Eating all you want without gaining weight seems like a dream come true and it did, at least for some lab mice. Mice gorging on high-calorie, high-fat diets for two weeks stayed slender, thanks to an anti-obesity protein injected into their brains, Italian researchers report.
"Whether this translates to humans and whether it translates to humans without tremendous side effects is another story," said Cathy Nonas, director of the obesity and diabetes programs at North General Hospital in New York City, and a spokeswoman for the American Dietetic Association.
According to Nonas, a "wonder drug" that wards off obesity while allowing people to eat all they want has long been the goal of pharmaceutical companies worldwide. So far, most research efforts have focused on agents that "rev up" metabolism to burn off excess calories.
This latest research, led by Alessandro Bartolomucci of the Consiglio Nazionale delle Ricerche, in Rome, focused on a protein byproduct of the VGF gene, which has long been linked to metabolism.
Bartolomucci's group first identified this protein, a peptide called TLQP-21, in the brains of rats. "It was an unproved assumption that VGF-derived peptides could regulate metabolism," the Italian team noted.
The researchers isolated TLQP-21 and injected it into the brains of lab mice every day for 14 days. At the same time, the mice were given high-fat diets that would normally trigger weight gain.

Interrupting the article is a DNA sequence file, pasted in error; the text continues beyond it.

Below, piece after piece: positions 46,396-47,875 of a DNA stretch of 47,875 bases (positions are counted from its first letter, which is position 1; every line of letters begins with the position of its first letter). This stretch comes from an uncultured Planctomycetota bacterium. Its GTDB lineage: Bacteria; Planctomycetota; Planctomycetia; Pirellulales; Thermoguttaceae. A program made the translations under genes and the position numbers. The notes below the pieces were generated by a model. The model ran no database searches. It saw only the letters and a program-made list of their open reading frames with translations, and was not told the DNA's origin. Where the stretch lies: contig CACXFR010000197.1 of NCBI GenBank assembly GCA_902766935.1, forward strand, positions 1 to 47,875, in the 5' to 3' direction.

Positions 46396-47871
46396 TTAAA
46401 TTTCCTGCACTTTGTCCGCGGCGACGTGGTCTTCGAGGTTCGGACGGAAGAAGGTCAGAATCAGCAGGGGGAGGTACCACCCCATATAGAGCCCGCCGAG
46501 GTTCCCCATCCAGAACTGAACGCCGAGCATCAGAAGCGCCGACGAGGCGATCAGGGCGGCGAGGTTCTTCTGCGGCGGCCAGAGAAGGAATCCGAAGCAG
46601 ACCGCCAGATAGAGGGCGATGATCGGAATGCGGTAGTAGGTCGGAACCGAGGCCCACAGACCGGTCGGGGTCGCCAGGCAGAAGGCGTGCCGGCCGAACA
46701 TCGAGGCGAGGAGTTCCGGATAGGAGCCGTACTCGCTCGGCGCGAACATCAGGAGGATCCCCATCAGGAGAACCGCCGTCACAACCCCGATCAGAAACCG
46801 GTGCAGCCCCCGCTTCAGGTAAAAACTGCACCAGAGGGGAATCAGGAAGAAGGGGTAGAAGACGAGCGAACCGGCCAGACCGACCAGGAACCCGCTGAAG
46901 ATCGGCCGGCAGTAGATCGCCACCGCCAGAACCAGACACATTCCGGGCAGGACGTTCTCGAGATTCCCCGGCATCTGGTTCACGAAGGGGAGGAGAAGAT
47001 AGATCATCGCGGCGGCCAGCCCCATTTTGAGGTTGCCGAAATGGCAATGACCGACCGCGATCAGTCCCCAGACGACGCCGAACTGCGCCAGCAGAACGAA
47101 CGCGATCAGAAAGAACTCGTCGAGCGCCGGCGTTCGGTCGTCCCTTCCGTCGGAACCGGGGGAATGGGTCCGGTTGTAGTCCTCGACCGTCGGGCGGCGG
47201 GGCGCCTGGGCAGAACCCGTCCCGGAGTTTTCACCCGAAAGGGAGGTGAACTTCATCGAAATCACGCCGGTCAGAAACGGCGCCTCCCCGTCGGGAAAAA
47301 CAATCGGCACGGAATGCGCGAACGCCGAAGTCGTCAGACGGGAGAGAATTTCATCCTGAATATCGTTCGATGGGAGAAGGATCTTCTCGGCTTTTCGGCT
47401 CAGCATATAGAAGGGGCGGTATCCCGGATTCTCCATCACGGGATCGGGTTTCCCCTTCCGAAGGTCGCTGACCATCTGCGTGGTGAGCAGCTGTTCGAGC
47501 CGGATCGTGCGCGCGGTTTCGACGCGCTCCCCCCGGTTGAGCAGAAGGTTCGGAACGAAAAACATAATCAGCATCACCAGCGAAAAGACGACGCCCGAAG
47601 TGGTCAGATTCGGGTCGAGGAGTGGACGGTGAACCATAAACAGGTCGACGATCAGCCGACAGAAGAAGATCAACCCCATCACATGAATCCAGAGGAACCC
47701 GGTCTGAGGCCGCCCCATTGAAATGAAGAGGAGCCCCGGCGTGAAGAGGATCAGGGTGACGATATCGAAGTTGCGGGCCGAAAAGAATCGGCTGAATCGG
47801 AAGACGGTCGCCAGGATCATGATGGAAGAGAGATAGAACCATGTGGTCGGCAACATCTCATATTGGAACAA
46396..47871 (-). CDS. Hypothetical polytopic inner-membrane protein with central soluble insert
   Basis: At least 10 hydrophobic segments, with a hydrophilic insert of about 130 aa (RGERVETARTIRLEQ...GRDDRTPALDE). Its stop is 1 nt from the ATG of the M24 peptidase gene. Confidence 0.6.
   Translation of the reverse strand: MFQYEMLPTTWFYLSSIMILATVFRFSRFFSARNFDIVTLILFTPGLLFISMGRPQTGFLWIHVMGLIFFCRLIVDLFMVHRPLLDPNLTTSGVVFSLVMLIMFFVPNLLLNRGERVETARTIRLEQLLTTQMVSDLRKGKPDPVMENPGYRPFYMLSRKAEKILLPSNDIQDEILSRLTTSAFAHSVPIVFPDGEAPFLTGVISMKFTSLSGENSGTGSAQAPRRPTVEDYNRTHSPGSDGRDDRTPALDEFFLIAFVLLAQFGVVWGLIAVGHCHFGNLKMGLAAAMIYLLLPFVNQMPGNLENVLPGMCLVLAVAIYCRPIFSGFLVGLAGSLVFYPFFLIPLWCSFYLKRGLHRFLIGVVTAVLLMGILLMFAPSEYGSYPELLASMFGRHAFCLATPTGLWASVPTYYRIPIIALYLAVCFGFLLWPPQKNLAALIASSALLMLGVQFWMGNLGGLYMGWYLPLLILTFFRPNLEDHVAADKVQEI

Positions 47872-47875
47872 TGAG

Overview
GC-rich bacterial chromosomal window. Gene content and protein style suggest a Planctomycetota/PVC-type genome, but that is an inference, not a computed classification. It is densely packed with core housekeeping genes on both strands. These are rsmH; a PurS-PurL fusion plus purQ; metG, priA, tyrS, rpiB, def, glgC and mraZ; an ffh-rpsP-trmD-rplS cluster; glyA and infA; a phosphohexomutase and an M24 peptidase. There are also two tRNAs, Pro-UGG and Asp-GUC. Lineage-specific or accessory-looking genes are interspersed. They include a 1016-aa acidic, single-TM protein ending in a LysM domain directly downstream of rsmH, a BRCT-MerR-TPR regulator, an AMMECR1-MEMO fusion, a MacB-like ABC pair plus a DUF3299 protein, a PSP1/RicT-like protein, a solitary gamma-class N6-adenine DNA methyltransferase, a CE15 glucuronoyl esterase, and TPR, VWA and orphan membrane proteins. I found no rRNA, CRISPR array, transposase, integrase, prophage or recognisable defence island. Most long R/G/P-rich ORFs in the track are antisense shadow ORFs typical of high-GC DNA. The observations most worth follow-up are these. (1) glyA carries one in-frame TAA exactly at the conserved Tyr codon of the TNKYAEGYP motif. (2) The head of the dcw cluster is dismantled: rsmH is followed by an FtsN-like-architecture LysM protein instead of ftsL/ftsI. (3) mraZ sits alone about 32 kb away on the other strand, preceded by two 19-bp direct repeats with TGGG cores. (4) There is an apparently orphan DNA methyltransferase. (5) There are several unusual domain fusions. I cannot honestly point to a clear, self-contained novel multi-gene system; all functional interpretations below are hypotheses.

In this case, however, that didn't happen.
According to the researchers, the mice stayed slim because the peptide boosted their metabolic rate.
The peptide also affected key factors in metabolism and calorie-burning, he said. These included a rise in blood levels of the hormone epinephrine, as well as changes in locomotor and thyroid function.
Bartolomuoci believes TLQP-21 has potential as an anti-obesity agent for use in humans. But he stressed that, "we are in an early stage of research. Indeed, this is the first study where the peptide is identified and the first study where its role in metabolic function has been tested."
"You can only do brain injections to a rat and a mouse," pointed out Nonas. "You'd have to go a long way before you could take that and turn it into something that would work in a pill form or be injected into fat tissue."
Serve Snacks in Small Bowls
Using smaller serving bowls and plates is key for portion control and cutting calories.
New finding: People offered peanuts and a pretzel-and-chip mix from four-liter bowls ate 56% more than those offered the same snacks from two-liter bowls.
Theory: Serving bowl size suggests how much food is appropriate to eat.